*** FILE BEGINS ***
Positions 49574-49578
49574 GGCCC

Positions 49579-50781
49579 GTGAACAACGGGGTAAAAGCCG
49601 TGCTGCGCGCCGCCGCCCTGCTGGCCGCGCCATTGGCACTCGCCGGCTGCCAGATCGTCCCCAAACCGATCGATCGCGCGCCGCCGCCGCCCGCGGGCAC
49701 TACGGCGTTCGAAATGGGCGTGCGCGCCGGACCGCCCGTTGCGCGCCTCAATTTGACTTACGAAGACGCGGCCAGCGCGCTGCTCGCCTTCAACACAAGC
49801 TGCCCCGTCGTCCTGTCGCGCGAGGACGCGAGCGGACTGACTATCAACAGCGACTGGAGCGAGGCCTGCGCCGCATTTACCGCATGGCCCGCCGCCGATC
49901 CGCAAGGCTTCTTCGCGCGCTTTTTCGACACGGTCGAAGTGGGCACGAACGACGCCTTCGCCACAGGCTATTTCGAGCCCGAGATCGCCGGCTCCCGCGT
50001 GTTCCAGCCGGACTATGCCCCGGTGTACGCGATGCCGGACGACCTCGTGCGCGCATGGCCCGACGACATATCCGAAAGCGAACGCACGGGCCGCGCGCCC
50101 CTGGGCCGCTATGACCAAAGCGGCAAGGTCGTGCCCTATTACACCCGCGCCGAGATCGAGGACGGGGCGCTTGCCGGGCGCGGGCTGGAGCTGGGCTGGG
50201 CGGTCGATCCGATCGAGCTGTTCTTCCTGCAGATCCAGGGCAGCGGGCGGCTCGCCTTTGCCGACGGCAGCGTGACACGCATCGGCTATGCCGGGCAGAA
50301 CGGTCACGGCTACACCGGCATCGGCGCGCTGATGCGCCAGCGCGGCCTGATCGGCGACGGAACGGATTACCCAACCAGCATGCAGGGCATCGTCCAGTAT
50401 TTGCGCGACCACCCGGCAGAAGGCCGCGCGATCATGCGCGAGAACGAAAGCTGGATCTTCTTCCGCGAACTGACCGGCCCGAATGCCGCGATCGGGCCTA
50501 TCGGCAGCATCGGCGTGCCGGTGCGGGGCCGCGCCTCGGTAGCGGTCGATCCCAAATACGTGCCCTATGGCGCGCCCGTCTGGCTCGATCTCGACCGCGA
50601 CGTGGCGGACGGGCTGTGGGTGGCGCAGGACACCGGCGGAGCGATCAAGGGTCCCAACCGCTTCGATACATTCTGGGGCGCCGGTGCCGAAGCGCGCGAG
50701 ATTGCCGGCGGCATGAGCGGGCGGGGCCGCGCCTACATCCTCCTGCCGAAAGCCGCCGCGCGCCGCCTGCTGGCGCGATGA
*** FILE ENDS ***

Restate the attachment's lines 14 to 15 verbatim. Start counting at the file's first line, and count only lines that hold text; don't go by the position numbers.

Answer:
50501 TCGGCAGCATCGGCGTGCCGGTGCGGGGCCGCGCCTCGGTAGCGGTCGATCCCAAATACGTGCCCTATGGCGCGCCCGTCTGGCTCGATCTCGACCGCGA
50601 CGTGGCGGACGGGCTGTGGGTGGCGCAGGACACCGGCGGAGCGATCAAGGGTCCCAACCGCTTCGATACATTCTGGGGCGCCGGTGCCGAAGCGCGCGAG